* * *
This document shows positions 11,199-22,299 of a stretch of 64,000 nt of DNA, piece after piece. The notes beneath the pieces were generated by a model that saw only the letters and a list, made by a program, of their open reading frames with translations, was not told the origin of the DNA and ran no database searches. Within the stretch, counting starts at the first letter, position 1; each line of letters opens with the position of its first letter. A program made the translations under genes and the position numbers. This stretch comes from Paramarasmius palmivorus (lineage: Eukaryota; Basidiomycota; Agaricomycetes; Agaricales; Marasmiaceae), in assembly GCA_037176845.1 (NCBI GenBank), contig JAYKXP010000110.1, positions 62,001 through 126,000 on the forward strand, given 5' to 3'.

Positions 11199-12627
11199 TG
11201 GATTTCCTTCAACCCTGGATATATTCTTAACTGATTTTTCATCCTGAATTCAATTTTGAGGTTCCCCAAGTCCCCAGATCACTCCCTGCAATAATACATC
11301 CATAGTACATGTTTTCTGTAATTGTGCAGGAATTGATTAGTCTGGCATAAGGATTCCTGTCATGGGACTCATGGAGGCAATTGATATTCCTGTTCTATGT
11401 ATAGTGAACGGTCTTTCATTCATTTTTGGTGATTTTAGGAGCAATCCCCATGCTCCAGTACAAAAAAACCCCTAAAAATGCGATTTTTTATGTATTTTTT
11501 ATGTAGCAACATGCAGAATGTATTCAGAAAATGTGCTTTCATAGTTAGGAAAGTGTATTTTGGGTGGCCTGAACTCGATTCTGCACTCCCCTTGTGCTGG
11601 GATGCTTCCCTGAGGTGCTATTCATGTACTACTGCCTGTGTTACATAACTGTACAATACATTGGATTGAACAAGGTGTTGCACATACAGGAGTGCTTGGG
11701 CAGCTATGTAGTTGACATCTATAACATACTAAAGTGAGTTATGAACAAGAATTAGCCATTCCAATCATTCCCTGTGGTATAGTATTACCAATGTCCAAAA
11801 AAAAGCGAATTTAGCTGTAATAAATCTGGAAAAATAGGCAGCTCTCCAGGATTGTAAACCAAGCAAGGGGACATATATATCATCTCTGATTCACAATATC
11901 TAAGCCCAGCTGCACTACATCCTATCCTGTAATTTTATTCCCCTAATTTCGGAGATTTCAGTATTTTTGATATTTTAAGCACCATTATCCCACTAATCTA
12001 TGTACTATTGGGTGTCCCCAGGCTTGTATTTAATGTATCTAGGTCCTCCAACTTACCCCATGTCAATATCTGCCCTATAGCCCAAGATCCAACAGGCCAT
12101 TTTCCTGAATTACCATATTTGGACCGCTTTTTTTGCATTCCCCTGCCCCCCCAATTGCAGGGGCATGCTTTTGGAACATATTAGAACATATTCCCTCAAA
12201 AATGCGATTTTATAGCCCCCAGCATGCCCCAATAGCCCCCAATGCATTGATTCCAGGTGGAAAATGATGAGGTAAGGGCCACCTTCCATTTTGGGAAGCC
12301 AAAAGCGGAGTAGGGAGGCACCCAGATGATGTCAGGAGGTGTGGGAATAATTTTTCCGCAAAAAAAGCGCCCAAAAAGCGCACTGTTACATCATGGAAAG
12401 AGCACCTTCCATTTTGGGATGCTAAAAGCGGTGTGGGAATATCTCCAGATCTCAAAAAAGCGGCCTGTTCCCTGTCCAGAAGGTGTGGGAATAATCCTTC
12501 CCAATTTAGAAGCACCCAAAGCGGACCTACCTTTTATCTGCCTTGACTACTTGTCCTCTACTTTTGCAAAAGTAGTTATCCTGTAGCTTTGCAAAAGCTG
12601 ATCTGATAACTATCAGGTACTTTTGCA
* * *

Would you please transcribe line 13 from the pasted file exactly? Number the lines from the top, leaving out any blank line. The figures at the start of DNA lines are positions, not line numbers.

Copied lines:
12101 TTTCCTGAATTACCATATTTGGACCGCTTTTTTTGCATTCCCCTGCCCCCCCAATTGCAGGGGCATGCTTTTGGAACATATTAGAACATATTCCCTCAAA